First, I played with the coconut dough. As the only currently available cutters in my kitchen were a spider, a caterpillar, a fish, a seal, a shark and a snail - definitely no Christmas-related shapes, I decided to use a tiny little shot glass to cut the circles out of dough. Oh yes, I also used a mug to roll it, because you wouldn't find a rolling pin around here - students' flat, what more do I need to say... (We used to have a bottle of rum for that very purpose at the old place, but that got dumped somehow during the process of moving).

And now the best part comes - based on a magazine suggestion, I used old glasses with 3D bottoms to press shapes into the cookies. It's incredibly simple and the result is wonderful. The only thing you need to keep in your mind is that you need to work as quickly as you can and do the pressing just before putting the cookies in the oven - otherwise the shapes might be less distinct.

Some of the glasses also had the shapes on the sides, so I tried rolling them onto the dough before actually cutting out the cookies and the result was nice as well. There's nothing as old-fashioned as a cookie made with an old-fashioned glass.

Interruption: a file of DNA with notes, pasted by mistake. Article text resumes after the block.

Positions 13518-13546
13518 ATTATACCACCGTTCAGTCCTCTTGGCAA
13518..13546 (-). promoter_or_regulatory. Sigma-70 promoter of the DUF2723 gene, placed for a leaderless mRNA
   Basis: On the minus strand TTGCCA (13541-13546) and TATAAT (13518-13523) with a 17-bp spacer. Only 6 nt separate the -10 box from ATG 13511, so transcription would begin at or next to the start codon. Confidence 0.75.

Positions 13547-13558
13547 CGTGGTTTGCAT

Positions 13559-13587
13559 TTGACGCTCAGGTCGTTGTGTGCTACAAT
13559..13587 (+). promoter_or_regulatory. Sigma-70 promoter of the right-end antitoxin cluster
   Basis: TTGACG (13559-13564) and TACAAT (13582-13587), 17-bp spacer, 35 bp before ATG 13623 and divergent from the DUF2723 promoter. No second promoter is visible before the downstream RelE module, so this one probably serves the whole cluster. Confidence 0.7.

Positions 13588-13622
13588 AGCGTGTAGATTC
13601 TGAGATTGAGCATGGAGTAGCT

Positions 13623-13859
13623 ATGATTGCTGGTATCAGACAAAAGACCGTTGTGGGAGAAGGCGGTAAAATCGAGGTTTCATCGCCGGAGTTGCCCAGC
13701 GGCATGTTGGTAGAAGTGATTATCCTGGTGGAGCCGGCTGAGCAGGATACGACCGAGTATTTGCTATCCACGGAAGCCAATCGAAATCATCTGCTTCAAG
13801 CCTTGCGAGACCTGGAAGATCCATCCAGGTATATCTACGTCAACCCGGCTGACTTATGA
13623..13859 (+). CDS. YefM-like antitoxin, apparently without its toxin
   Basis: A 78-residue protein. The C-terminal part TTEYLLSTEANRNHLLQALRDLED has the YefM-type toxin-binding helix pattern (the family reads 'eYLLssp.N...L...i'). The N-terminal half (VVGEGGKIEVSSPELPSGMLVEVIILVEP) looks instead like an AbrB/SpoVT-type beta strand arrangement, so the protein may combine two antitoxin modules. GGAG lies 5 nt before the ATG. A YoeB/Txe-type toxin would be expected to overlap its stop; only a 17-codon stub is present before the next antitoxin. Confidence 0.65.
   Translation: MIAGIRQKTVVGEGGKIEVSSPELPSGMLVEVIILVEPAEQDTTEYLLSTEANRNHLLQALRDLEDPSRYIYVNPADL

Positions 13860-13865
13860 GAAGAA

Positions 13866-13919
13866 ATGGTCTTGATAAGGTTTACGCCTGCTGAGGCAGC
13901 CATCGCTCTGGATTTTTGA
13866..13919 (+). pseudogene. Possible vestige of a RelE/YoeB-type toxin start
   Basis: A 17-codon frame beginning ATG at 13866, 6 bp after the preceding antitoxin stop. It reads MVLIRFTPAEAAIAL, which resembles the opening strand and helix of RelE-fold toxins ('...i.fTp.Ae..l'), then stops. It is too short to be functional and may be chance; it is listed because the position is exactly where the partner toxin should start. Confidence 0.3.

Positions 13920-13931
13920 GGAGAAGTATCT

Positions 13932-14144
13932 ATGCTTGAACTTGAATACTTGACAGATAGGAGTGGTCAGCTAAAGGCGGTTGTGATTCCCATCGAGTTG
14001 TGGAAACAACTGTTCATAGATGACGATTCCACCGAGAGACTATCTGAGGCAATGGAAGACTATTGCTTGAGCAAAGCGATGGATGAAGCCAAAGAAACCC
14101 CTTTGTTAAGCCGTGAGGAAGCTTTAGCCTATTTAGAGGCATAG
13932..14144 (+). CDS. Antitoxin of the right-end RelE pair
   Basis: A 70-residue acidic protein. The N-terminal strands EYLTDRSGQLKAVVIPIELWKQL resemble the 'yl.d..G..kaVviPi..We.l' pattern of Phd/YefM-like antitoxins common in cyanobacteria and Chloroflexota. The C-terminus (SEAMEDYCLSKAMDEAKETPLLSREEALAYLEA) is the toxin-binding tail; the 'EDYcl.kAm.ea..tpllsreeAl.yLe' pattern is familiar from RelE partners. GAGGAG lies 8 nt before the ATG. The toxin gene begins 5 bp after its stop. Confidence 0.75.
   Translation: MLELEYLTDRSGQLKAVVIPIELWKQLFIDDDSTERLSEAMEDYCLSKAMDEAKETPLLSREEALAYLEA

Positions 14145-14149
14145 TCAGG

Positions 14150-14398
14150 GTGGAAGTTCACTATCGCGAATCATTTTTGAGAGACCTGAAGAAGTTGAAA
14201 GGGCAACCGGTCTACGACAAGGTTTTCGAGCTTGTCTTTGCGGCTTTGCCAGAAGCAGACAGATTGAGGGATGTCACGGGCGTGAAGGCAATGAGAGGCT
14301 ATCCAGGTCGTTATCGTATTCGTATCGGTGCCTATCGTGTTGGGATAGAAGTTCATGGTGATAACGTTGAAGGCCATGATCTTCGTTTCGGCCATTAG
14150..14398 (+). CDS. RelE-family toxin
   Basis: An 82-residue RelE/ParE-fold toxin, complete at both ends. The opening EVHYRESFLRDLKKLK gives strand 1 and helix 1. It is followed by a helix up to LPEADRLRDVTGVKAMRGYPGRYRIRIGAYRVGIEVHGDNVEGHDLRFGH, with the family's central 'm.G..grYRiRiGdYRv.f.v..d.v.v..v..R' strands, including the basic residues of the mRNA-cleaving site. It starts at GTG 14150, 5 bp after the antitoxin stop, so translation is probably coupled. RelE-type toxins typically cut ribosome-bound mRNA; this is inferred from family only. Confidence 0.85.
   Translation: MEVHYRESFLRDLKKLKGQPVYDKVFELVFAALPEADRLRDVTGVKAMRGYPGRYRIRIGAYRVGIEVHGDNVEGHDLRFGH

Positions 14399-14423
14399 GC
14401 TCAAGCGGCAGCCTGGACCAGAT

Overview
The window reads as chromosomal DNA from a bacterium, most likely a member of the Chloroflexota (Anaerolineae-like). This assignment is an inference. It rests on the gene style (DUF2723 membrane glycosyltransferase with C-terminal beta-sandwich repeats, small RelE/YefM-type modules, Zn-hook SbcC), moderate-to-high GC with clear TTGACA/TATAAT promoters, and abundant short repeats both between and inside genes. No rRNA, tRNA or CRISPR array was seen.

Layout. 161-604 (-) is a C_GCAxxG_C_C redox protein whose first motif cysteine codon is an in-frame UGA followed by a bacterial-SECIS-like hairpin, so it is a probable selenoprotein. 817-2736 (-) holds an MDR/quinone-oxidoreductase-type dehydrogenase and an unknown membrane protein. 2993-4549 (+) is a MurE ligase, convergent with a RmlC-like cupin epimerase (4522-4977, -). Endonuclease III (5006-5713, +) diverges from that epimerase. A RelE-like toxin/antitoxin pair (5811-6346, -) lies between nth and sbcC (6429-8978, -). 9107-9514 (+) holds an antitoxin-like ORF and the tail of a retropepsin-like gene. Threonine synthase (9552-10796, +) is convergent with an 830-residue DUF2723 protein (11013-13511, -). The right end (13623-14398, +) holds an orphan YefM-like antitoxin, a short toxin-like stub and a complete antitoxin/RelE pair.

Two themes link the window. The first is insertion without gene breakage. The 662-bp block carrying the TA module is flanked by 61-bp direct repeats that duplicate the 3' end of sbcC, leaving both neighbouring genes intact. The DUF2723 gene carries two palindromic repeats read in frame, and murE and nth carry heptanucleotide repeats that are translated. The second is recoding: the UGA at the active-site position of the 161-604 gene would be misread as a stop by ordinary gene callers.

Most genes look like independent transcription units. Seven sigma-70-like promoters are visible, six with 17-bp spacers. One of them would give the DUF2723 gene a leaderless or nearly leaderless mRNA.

A few days later we had a go at the gingerbread dough, this time using the aforementioned cookie cutters. It wasn't nearly as much fun, but the result was nice as well. Moreover, we had some sugar icing in a tube for decorating, so the evening turned into an on-floor cake decorating session : )

Yes, they do look a bit (all right then, a LOT) like they were made by a four-years old, but taste just the same and we blame it on the incredible sticiness of the icing  : -b

22 November 2012


My invertebrate family has grown considerably last week, when a friend presented me with ten little (actually - about two centimeters big) giant African land snail babies. They will add up nicely to the other snails that I already have and to a millipede, mantises and beetles that I keep too. They will also serve as source of education - my friend has already taken them to a high school biology lesson that she taught and I hope I will be able to do the same in the near future. Yay snails!!

15 November 2012

One evening in Košice

Once last week, I managed to get out and wandered through my city freely, just by myself. I shopped, I walked and I visited a place I haven't set foot in for nearly six years. It smelt and looked just the same as in my high-school times, it brought lots of memories and evoked a feeling of reflection and re-evaluation of life decisions until eventually all felt good and in the right place.